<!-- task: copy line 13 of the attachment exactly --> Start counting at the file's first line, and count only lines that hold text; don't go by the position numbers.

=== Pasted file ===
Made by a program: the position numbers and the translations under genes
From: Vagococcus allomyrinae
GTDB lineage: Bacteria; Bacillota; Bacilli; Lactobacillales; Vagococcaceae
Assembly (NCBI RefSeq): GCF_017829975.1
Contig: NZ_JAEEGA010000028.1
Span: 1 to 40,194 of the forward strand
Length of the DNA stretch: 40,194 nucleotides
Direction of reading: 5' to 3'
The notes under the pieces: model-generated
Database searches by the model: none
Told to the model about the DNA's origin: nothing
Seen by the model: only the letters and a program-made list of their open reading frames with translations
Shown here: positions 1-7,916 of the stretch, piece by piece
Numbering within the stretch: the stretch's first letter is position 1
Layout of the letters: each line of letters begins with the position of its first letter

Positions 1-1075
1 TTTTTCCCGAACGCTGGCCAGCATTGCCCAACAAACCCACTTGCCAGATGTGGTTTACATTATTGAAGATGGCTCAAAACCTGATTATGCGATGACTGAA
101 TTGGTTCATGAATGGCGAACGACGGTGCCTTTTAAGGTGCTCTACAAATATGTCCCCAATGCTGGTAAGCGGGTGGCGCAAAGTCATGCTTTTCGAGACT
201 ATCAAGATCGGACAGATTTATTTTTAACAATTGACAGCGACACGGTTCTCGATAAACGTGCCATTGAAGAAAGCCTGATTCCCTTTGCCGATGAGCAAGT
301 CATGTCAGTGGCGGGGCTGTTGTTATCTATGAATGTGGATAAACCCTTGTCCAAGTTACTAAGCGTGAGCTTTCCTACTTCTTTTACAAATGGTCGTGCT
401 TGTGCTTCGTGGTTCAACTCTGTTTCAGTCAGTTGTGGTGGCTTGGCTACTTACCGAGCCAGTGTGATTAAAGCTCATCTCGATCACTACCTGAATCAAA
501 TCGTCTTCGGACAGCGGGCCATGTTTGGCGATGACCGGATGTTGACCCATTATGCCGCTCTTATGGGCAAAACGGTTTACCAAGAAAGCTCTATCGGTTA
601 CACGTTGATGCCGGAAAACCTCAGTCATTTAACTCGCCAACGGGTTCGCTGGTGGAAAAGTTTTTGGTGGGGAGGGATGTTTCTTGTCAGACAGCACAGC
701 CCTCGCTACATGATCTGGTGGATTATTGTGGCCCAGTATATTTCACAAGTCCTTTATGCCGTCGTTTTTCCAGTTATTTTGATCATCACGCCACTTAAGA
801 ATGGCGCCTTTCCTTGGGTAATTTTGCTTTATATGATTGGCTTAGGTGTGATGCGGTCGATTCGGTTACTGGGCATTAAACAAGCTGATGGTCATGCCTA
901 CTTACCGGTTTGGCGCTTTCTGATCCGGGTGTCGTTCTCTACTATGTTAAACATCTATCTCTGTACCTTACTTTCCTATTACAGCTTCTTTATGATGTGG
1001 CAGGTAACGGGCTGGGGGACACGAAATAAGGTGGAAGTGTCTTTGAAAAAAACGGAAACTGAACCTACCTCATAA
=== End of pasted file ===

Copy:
Shown here: positions 1-7,916 of the stretch, piece by piece